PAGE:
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Balloon Angioplasty Improves Venous Flow in MS Patients

Major Finding: Of the 50 CCSVI-MS patients with IJV stenosis greater than 70% and reflux who underwent balloon angioplasty, technical success was achieved in 78%. CCSVI patients were observed to have a significant improvement in venous flow characteristics following balloon angioplasty that paralleled those of healthy subjects.

Data Source: The researchers performed a comparative pilot study of 50 internal jugular veins (IJVs) from MS patients with chronic cerebrospinal venous insufficiency who underwent balloon angioplasty with 12 IJVs from healthy volunteers who underwent detailed angiographic analysis.

Disclosures: Dr. Mehta reported that he had nothing to disclose.


 

FROM THE VASCULAR ANNUAL MEETING

NATIONAL HARBOR, MD. – Percutaneous balloon angioplasty improved flow dynamics in multiple sclerosis patients with chronic cerebrospinal venous insufficiency in a pilot study.

An association has been made recently between multiple sclerosis and chronic cerebrospinal venous insufficiency (CCSVI) that is characterized by stenosis and reflux of the principal extracranial venous drainage, including the internal jugular veins and the azygous veins. But there has been considerable debate about the validity of percutaneous balloon angioplasty in the treatment of this stenosis.

Dr. Manish Mehta

Dr. Manish Mehta of Albany (N.Y.) Medical College and his colleagues conducted the first angiographic study to quantitatively analyze the impact of percutaneous balloon angioplasty on flow dynamics across these lesions. Dr. Mehta shared their results at the Vascular Annual Meeting.

The researchers assessed 50 internal jugular veins (IJVs) from MS patients with CCSVI, as well as 12 IJVs from healthy volunteers, all of whom underwent detailed angiographic evaluation. The technical components of all venograms were standardized.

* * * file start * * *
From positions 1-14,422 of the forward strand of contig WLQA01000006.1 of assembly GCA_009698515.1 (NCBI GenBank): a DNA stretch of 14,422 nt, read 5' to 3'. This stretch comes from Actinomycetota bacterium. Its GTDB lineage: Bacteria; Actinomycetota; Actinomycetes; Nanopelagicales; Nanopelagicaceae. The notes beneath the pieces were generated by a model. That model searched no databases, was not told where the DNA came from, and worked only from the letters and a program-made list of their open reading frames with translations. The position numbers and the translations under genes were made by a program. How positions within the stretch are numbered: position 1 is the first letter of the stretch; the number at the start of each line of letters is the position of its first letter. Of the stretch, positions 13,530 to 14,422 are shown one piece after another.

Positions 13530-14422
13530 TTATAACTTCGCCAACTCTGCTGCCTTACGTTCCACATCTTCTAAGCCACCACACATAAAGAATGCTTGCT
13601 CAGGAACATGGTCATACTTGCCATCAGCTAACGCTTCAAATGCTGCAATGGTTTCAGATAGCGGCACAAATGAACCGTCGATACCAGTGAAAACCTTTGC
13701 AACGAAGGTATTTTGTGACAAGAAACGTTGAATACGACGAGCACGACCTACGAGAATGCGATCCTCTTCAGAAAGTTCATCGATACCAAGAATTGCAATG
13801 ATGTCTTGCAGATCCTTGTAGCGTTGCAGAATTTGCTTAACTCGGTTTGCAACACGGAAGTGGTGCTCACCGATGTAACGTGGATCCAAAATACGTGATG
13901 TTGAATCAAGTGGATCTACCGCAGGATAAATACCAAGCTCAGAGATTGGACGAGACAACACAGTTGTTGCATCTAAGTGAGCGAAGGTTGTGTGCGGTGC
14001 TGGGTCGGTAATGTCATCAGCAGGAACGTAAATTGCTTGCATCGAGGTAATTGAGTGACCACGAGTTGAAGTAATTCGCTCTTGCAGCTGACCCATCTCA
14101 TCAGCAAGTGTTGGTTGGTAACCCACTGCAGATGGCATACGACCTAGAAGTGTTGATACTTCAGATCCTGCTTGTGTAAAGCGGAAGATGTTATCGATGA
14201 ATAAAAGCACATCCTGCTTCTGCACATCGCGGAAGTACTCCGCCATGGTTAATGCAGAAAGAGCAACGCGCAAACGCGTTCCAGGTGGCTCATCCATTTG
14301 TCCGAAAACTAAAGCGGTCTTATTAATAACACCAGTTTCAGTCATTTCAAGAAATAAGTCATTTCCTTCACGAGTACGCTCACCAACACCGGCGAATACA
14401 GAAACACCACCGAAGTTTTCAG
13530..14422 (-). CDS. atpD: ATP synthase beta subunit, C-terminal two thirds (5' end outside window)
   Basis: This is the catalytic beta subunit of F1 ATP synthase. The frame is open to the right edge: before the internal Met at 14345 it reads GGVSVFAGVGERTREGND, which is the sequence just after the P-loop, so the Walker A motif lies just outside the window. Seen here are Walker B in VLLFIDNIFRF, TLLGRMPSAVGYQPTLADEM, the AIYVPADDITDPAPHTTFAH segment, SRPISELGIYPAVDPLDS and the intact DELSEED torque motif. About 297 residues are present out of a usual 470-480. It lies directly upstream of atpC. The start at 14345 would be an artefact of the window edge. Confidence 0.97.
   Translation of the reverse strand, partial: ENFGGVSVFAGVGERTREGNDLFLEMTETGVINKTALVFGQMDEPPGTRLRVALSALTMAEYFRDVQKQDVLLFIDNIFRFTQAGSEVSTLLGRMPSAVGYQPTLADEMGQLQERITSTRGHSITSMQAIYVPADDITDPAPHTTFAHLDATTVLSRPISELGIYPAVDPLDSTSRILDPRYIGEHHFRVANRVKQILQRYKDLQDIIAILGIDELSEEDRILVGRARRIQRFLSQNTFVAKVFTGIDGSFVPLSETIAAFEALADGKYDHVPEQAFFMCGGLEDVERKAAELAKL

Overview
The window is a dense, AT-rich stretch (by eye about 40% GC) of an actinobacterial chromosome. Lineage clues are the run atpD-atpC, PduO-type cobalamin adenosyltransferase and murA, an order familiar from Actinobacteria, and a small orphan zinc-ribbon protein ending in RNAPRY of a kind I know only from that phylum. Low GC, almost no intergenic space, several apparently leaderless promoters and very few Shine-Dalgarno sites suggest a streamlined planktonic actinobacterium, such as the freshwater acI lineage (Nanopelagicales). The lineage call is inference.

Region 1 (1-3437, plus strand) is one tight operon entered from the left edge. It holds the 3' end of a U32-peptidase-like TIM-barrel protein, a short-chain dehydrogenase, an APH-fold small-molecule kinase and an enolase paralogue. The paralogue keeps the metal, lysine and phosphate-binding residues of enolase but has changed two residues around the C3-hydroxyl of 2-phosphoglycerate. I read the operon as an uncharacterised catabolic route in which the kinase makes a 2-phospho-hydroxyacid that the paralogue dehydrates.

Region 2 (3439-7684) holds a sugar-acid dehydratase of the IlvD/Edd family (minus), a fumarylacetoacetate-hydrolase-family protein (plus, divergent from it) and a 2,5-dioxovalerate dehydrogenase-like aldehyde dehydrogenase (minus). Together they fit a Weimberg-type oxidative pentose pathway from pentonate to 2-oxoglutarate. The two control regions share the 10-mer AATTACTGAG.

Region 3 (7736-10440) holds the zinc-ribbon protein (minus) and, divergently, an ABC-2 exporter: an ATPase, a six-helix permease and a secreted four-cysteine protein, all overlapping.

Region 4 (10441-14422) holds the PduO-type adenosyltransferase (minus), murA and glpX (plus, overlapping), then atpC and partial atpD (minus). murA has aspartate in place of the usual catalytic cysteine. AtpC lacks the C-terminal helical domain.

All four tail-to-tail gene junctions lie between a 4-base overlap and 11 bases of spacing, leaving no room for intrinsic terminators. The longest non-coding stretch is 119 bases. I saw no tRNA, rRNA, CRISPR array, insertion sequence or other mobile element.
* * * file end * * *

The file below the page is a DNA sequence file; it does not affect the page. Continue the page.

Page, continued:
Quantitative analysis included the contrast time of flight from the mid-IJV to the superior vena cava, and the primary venous emptying time (PVET), quantified as greater than 50% of venous emptying from the IJV. The time of flight and PVET were recorded in patients with CCSVI prior to and subsequent to balloon angioplasty. The same data were recorded in the healthy controls. All data were collected prospectively, and statistical analysis was performed using two-tailed Student’s test.

Of the 50 CCSVI-MS patients who had IJV stenosis greater than 70% and reflux and who underwent balloon angioplasty, technical success (defined as less than 20% residual IJV stenosis) was achieved in 44 (78%). CCSVI patients were observed to have a significant improvement in both the time of flight and PVET following balloon angioplasty that paralleled those of healthy subjects without MS.

"The results of this prospective pilot study suggest an association between MS and CCSVI, which results in abnormally elevated time of flight and PVET through the IJV," Dr. Mehta said. "Furthermore, balloon angioplasty of these lesions improves the hemodynamic parameters so that they are comparable to" those of healthy non-MS patients."

Dr. Mehta stressed the need for randomized studies to further investigate this issue and said that this patient population is at high risk for a placebo effect with regard to their reported symptoms. He also stated that this treatment is being provided to many patients around the world and that the U.S. Food and Drug Administration has cautioned against its use outside of well-regulated trials due to lack of safety and efficacy data.

Dr. Mehta reported that he had nothing to disclose.

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